Muscle and Genetics

For many of us, professional athletes and/or bodybuilders are the inspiration we use to motivate ourselves to step into the gym everyday and get to work.

You’ve probably looked at the muscular development of your inspiration and asked yourself “what does it take to look like that?”

The answer to that question, whether we like it or not, is – it’s largely down to genetics, or having the right parents. It’s no surprise that many elite-level athletes have parents who were also elite-level athletes. Of course, this does not mean that it will be impossible for you to develop the size, strength and power you desire. It simply means that it is not a level playing field – the lucky ones have a genetic advantage.

If you’re reading this and becoming disheartened, always remember – talent and skill are two different things. Talent is something you are born with. Skill is something you develop through hard work and, hard work will always beat talent when talent doesn’t work hard.

You genetic makeup will determine three important pieces of the muscle-building puzzle:


Your maximum number of muscle fiber

The first thing we need to understand is that, even as a new born baby, our body already contains the maximum number of muscle fibers we’re ever going to have. Undoubtedly, these fibers do grow as we age, develop and mature of muscles, however, as far as our current medical understanding, you cannot increase the number of fibers.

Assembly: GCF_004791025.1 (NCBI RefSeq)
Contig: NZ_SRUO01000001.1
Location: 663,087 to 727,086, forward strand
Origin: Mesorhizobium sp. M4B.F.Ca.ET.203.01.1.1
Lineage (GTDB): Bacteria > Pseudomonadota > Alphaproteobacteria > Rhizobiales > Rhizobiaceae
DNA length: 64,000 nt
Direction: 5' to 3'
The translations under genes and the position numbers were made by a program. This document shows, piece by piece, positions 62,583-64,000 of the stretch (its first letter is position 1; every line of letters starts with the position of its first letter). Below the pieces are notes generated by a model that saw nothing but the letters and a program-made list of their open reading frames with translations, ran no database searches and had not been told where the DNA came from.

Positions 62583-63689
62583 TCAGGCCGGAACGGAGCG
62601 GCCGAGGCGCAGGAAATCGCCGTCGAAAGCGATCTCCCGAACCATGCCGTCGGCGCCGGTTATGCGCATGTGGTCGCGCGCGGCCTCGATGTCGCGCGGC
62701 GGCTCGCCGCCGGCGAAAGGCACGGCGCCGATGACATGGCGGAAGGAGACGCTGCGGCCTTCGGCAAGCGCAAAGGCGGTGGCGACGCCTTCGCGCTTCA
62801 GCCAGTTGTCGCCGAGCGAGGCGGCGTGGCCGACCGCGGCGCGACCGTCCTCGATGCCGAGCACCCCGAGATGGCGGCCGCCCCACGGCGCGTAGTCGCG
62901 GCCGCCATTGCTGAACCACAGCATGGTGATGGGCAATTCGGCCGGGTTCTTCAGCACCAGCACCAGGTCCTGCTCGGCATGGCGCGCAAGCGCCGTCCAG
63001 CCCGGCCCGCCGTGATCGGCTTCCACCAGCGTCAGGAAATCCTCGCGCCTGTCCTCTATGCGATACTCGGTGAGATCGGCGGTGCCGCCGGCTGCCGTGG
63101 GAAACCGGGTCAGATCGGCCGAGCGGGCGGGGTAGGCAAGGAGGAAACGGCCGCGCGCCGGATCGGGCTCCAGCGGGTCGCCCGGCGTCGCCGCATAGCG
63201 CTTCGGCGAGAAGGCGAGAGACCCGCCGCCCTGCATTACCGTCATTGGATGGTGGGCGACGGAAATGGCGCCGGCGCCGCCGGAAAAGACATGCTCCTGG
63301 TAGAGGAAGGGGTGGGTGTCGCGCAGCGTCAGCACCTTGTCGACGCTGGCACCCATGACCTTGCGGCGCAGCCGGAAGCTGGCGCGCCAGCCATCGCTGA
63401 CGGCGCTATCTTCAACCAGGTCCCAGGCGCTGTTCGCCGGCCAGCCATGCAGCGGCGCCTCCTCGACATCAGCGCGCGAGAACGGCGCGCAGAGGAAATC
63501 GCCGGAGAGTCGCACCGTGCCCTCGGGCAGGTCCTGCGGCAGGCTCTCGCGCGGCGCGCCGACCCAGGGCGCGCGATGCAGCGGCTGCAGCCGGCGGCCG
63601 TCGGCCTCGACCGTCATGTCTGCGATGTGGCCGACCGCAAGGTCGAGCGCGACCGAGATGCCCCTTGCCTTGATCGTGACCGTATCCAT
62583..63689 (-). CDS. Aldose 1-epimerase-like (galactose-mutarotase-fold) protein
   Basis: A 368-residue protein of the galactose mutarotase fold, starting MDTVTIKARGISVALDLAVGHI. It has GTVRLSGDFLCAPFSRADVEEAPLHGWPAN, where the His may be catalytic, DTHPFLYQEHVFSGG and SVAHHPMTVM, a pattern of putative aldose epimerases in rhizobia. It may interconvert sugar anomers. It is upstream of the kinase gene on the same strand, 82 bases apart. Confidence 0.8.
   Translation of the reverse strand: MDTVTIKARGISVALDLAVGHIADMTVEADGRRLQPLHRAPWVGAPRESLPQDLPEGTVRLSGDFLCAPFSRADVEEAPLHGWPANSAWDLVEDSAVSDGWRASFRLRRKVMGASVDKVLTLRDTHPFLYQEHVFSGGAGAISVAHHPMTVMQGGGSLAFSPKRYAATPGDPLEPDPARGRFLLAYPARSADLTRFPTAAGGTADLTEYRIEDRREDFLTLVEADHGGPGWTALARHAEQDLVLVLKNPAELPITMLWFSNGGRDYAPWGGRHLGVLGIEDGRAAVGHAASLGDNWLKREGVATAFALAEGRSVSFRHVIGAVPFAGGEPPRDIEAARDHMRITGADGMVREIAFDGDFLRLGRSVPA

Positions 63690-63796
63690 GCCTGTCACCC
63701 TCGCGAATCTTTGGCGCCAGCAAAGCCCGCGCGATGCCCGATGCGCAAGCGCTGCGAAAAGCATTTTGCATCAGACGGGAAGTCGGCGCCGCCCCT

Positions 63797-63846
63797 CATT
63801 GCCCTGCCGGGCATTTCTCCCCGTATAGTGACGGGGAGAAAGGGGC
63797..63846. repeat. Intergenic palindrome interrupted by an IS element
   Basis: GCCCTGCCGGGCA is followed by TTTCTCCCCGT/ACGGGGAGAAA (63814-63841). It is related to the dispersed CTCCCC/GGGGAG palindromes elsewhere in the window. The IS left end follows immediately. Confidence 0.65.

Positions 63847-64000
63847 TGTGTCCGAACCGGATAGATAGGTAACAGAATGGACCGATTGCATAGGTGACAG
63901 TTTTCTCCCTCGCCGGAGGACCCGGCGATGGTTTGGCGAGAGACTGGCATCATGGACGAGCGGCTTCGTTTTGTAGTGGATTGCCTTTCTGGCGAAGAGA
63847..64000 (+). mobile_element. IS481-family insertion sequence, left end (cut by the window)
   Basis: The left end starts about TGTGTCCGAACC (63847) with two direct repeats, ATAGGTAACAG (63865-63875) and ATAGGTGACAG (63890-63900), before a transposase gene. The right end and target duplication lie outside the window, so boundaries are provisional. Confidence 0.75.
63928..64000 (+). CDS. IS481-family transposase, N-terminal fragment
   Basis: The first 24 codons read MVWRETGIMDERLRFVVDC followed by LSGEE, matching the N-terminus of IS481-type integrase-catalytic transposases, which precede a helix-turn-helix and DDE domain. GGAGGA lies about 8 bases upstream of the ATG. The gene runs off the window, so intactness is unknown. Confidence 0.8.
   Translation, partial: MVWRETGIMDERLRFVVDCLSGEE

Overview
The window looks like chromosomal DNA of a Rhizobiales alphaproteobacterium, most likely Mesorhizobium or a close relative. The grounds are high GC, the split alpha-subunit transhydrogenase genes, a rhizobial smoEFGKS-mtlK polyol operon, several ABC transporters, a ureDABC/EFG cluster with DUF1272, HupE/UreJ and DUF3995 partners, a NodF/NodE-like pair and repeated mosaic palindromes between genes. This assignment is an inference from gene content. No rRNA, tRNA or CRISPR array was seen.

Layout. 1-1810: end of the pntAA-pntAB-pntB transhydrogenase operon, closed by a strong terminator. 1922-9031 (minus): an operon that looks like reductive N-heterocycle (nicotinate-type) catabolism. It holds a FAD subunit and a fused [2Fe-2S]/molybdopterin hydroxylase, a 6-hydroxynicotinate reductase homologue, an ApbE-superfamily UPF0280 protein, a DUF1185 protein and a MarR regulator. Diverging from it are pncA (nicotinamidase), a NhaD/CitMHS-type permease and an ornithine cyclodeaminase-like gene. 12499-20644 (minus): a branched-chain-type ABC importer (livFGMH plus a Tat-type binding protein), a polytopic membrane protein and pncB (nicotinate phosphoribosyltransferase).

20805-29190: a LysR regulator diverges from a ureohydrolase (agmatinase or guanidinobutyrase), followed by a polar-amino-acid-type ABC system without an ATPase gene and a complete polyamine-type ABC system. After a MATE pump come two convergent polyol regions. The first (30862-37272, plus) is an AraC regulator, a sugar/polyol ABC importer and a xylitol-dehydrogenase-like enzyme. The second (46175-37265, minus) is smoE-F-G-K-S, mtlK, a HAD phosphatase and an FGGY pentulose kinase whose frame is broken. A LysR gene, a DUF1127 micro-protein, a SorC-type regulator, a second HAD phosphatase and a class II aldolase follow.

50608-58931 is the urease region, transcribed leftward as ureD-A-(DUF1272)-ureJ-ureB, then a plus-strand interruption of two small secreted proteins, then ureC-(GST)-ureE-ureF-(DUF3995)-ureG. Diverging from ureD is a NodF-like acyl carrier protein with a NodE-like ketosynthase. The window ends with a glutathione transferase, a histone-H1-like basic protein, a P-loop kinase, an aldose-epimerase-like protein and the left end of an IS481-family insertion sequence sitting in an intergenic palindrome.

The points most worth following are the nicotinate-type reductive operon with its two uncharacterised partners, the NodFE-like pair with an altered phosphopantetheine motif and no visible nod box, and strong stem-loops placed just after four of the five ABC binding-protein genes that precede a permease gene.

Your percentage of fast-twitch and slow-twitch fibers

No matter how hard you work, no matter what type of training you undertake, you cannot change slow-twitch muscle fiber into fast-twitch muscle fiber. This, plus the fact that you cannot develop more muscle fibers than you are born with means that you will be genetically predisposed to either endurance based activity or strength and power based activity depending on which type of fiber you have more of.


The shape of your fully developed muscle

A great tool for highlighting this point is the world of professional bodybuilding. When these athletes step on stage they are being judged not just on the development of muscle, but also the shape and symmetry of the muscle. No matter how many reps of a bicep curl you do, no matter how many variations of the exercise, unfortunately, some people will be able to develop a “better” bicep peak.

Regardless of the facts presented here, everybody has the potential to develop a great looking body. Do not allow the fact that you may have to work harder than the next guy to develop the same size and strength put you off. No, genetically speaking you may not have what it takes to become the fastest, strongest, most powerful human being ever – but should that stop you becoming the fastest, strongest, most powerful version of yourself? The answer to that is entirely up to you, but remember, if you choose to not push yourself, that was your choice.

*The views and/or opinions expressed in the blogs are not necessarily those of Training Nation, but of the author

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